7
$\begingroup$

I was illustrating the theorem on solvability by radicals through some examples of degree $5$ polynomials. One I chose was $x^5-5x+10$. I was (perhaps wrongly) going to prove that the Galos group is $S_5$, with expectation that it has exactly three real roots.

However, it has exactly one real root (which I saw by looking graph of this polynomial in $\mathbb{R}^2$ using some online software). Then I get stucked, and couldn't completely find the Galois group of this polynomial.

How do we proceed to determine the Galois group of this polynomial over $\mathbb{Q}$?

$\endgroup$
5
$\begingroup$

Observing discriminant of polynomial is very helpful to find its Galois group. It is known that if $D$ is discriminant of polynomial $f(x)$, then Galois group $G=G_{f}$ of $f(x)$ is contained in $A_{5}$ iff $D\in \mathbb{Q}^{2}$. (This holds for general fields with $char\neq 2$, not only $\mathbb{Q}$. Proof is not hard and you can find proof in "Abstract Algebra", Chap 14, Proposition 33 of Dummit-Foote.) As Wolfram says, its discriminant is 30450000 which is not a square. So $G$ is not contained in $A_{5}$.

Also, by Eisenstein criterion with $p=5$, $f(x)$ is irreducible and $[\mathbb{Q}(\alpha):\mathbb{Q}]=5$ for any $f(\alpha)=0$. So order of $|G|$ has to be divided by $5$.

Then if you see here, the only candidates are $S_{5}$ and general Affine group $GA(1,5)$. If we reduce the polynomial modulo $3$, then $\overline{f}(x)=x^{5}+x+1=(x-1)^{2}(x^{3}-x^{2}+1)$ in $\mathbb{F}_{3}[x]$. Since $x^{3}-x^{2}+1$ is irreducible over $\mathbb{F}_{3}$, order of $G_{\overline{f}}$ has to be divided by $3$. Since $G_{\overline{f}}\leq G_{f}$ (this is non-trivial result, and see here for the Tate's proof), $|G_{f}|$ is also divided by $3$ and contains a $3$-cycle. We can show that $5$-cycle and $3$-cycle in $S_{5}$ generates $A_{5}$, so the answer is $G_{f}=S_{5}$.

I think it will be possible to find a prime $p$ s.t. $\overline{f}(x)\in\mathbb{F}_{p}[x]$ has an irreducible factor of degree $2$, and then you don't have to calculate discriminant of $f$.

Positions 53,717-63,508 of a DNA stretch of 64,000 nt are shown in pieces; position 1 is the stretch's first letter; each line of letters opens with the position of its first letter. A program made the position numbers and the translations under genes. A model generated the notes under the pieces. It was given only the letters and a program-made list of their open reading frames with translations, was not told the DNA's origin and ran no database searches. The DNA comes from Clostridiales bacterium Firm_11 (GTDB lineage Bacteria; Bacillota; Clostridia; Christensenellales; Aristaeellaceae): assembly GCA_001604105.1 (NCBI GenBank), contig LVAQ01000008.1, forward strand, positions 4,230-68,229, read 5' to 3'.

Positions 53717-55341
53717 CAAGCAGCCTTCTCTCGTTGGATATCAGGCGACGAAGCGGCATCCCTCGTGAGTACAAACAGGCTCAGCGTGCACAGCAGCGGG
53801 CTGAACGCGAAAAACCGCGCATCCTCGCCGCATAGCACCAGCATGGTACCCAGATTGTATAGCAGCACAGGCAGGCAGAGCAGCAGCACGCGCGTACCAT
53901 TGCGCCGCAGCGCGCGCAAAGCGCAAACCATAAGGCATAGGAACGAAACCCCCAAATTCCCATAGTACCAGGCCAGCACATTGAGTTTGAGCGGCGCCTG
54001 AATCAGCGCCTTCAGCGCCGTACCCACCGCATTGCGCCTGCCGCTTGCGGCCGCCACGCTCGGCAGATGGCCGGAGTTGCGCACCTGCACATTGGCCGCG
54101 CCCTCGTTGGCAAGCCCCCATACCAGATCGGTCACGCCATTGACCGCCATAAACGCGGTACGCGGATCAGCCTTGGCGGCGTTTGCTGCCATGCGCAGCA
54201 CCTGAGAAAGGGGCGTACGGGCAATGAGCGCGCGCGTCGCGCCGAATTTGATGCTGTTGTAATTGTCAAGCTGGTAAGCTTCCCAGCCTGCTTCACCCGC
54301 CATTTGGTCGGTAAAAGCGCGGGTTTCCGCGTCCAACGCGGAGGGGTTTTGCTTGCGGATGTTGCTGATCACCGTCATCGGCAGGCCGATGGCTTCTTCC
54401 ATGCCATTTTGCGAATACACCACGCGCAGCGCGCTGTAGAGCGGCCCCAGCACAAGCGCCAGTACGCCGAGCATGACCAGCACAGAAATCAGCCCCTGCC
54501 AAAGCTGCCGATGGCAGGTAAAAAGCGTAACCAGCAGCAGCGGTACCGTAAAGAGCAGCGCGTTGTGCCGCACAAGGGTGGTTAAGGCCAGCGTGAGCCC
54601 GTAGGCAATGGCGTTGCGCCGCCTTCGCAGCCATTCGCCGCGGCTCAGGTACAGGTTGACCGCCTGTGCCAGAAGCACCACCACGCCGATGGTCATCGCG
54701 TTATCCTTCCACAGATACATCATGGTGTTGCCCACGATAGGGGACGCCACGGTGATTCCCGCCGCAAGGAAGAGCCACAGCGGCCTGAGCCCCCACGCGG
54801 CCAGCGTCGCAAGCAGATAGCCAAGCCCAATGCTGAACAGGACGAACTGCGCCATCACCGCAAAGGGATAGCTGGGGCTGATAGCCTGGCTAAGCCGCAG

$\endgroup$
  • $\begingroup$ Useful points. Just to make sure I will remark that finding a prime such tha $\overline{f}$ has an irreducible quadratic factor does not quite suffice. If $\overline{f}$ splits as a product of a linear factor and two distinct quadratics that only guarantees the existence of a permutation of cycle type $(2,2,1)$ in $G_f$. But such a permutation is still even. You need cycle types $(2,1,1,1)$ or $(4,1)$ or $(3,2)$ to be sure of finding odd permutations. Also, if $\overline{f}$ has a repeated factor, then you cannot use that prime. For example, your modulo $3$ factorization doesn't help... $\endgroup$ – Jyrki Lahtonen Jul 4 '16 at 9:06
  • $\begingroup$ (cont'd) because the factor $(x-1)$ is repeated. Theorem A in your link does require that $\overline{f}$ should not have roots of multiplicity $>1$. So, modulo $13$ factorization gives a product of two disjoint 2-cycles, modulo $17$ gives a 3-cycle, and modulo $41$ a 4-cycle. At that point we can conclude that $G_f=S_5$. $\endgroup$ – Jyrki Lahtonen Jul 4 '16 at 9:11
  • $\begingroup$ @JyrkiLahtonen Thank you for your comment! Actually I find the theorem $G_{\overline{f}}\leq G_{f}$ right before answer the question, so I missed about some important details. I will modify this answer later. $\endgroup$ – Seewoo Lee Jul 6 '16 at 16:08

Your Answer

By clicking “Post Your Answer”, you agree to our terms of service, privacy policy and cookie policy

Not the answer you're looking for? Browse other questions tagged or ask your own question.